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Combined surface science and density functional theory approach towards water ordered structures formation on magnetite


Grillo,  Maria Elena
Theory, Fritz Haber Institute, Max Planck Society;


Ranke,  Wolfgang
Inorganic Chemistry, Fritz Haber Institute, Max Planck Society;

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Grillo, M. E., & Ranke, W. (2005). Combined surface science and density functional theory approach towards water ordered structures formation on magnetite. Talk presented at European Congress on Advanced Materials and Processes (euromat2005). Prague, Czech Republik. 2005-09-05 - 2005-09-08.

Cite as: https://hdl.handle.net/11858/00-001M-0000-0011-0792-3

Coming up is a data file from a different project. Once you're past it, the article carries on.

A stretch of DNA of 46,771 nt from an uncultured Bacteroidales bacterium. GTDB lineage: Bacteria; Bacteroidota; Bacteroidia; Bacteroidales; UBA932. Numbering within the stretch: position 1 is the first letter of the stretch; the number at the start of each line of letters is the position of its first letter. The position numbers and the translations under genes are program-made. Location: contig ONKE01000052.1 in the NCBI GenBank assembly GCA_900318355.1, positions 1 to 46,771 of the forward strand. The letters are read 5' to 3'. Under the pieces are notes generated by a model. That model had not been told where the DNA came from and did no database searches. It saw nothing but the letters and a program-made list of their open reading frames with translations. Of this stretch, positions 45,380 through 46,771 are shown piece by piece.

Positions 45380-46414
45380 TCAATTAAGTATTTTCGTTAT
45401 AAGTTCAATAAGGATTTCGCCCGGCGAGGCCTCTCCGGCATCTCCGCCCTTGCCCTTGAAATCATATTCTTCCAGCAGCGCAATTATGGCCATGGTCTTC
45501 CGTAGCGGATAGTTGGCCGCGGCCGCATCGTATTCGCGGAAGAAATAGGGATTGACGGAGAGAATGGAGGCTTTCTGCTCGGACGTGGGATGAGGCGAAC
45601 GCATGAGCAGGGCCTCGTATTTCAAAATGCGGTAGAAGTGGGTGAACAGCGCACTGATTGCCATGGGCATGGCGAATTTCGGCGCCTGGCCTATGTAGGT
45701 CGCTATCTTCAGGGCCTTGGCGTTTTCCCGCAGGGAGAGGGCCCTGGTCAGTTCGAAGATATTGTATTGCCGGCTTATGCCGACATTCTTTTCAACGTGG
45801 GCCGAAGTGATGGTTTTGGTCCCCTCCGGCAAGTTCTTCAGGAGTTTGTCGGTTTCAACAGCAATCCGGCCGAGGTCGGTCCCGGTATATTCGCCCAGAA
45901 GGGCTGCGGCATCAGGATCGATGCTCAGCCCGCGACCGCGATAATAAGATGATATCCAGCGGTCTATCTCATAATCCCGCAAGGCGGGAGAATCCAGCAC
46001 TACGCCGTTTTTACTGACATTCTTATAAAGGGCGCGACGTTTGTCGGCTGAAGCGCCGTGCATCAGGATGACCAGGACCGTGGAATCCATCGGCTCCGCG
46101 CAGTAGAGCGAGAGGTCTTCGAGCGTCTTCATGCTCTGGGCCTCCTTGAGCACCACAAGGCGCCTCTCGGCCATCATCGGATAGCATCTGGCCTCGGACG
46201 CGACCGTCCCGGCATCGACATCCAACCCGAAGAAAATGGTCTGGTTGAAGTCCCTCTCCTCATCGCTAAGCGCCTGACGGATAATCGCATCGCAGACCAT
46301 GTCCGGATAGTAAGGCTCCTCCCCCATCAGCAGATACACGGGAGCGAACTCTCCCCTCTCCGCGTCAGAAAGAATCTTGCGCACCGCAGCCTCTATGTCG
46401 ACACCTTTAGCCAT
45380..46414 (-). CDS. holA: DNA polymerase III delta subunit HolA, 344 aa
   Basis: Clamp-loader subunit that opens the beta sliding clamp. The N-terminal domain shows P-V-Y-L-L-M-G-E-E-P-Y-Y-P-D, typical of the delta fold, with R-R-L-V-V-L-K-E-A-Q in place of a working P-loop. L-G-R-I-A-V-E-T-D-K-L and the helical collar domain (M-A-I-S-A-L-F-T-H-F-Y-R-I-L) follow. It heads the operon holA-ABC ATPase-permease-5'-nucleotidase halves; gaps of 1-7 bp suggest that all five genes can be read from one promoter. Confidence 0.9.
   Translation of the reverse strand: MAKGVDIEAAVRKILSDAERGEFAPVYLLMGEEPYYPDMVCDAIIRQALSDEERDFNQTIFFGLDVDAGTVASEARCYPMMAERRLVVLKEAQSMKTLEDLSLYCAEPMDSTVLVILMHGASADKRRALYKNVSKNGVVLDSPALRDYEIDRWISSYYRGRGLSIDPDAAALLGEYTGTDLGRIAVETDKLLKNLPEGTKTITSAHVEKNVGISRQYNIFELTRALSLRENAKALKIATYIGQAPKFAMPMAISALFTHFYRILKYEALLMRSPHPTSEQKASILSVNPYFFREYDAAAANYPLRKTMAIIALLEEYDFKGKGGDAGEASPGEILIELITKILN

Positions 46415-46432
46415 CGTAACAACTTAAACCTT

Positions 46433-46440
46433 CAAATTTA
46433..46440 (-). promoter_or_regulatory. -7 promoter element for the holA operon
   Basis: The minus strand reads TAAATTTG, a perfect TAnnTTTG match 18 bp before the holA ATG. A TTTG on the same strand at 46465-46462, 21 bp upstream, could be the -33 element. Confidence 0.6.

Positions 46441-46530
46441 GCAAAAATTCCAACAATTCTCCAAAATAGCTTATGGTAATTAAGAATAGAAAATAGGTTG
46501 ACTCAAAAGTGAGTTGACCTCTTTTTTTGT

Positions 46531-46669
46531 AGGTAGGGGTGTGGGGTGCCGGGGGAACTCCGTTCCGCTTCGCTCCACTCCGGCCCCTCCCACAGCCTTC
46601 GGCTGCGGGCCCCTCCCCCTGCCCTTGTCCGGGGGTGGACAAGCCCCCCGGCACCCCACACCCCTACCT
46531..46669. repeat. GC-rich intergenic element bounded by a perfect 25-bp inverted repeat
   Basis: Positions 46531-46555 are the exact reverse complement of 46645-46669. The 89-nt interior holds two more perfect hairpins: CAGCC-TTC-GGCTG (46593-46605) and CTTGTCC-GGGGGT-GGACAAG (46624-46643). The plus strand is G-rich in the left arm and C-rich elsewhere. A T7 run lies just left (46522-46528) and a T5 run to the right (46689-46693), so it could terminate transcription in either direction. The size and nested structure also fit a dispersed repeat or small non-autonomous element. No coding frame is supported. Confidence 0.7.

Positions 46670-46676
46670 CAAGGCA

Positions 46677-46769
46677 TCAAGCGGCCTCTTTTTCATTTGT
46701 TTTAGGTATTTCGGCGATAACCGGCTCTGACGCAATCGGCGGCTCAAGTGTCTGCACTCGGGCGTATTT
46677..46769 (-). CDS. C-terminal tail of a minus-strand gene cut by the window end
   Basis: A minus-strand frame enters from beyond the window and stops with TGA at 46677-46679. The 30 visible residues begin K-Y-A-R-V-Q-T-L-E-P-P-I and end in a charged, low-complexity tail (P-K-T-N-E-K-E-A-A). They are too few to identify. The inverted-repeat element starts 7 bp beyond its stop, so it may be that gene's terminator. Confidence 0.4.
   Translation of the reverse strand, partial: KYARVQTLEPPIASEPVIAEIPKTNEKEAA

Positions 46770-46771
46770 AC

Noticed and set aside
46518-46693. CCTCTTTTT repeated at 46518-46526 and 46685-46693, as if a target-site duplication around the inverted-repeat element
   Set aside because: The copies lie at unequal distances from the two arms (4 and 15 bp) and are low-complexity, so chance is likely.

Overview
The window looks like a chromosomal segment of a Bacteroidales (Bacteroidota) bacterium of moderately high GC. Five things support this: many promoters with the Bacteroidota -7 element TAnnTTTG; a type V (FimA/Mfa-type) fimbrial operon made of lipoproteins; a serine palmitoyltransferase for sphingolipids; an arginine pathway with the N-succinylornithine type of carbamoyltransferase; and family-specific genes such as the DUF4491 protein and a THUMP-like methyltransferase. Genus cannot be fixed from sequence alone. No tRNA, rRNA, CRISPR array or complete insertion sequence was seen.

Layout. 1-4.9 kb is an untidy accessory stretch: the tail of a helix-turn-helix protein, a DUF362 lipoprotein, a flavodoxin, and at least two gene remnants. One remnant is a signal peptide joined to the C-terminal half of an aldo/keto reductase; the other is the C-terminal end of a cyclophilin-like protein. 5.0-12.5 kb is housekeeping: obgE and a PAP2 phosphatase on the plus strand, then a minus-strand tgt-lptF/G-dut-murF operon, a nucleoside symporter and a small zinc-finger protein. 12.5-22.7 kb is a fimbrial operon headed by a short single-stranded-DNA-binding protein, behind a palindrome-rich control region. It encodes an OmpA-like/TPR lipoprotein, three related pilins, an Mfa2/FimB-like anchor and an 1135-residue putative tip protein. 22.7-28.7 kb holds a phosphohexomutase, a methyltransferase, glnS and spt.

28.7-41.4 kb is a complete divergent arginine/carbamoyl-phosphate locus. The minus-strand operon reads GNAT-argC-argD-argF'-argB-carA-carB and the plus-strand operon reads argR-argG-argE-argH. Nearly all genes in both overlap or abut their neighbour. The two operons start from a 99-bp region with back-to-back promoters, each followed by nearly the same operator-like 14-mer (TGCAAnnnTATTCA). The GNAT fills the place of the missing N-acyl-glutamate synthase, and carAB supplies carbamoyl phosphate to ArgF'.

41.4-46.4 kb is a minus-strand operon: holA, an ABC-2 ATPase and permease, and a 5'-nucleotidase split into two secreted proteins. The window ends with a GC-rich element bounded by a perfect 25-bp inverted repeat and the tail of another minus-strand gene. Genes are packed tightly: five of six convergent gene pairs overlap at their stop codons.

Three different adsorbed water species were distinguished on Fe-terminated Fe3O4 multilayer films using thermal desorption spectroscopy (TDS), and ultraviolet photoelectron spectroscopy (UPS) measured under adsorption-desorption equilibrium conditions [1]. By means of density functional theory (DFT) calculations, the first species (-water) were confirmed to correspond to dissociative water adsorption with the resulting hydroxyl (OH) groups of water on the surface iron (Fe) sites, and the hydrogen (H) atoms adsorbed onto surface oxygen (O) sites. The DFT results for the -water structure are consistent with the two OH-stretch lines observed by infrared-reflection-absorption-spectroscopy (IRAS) [2], and the UPS study [1]. The DFT calculations confirm the subsequent formation of dimeric water structures (-water) formed by H-bonded molecular water to the surface OH-groups on surface-Fe, and the H on the surface-O sites, respectively, as suggested by IRAS [2] and low energy electron diffraction (LEED) experiments [1]. The DFT results reveal that formation of the -water overlayer structure results from the diffusion of the mobile H-atoms from the initially molecular adsorbed water molecules on iron sites followed by formation of a transition structure with the H-atom adsorbed on nearest-neighboring oxygen sites, diffusing over the surface to adsorb on-top onto the next O-sites. This result is consistent with the proposed second-order kinetics of the recombinative adsorption process [1]. 1. Y. Joseph et. al., J. Phys. Chem. B 104, 3224 (2000). 2. U. Leist et al., Phys. Chem. Chem. Phys. 5, 2435 (2003).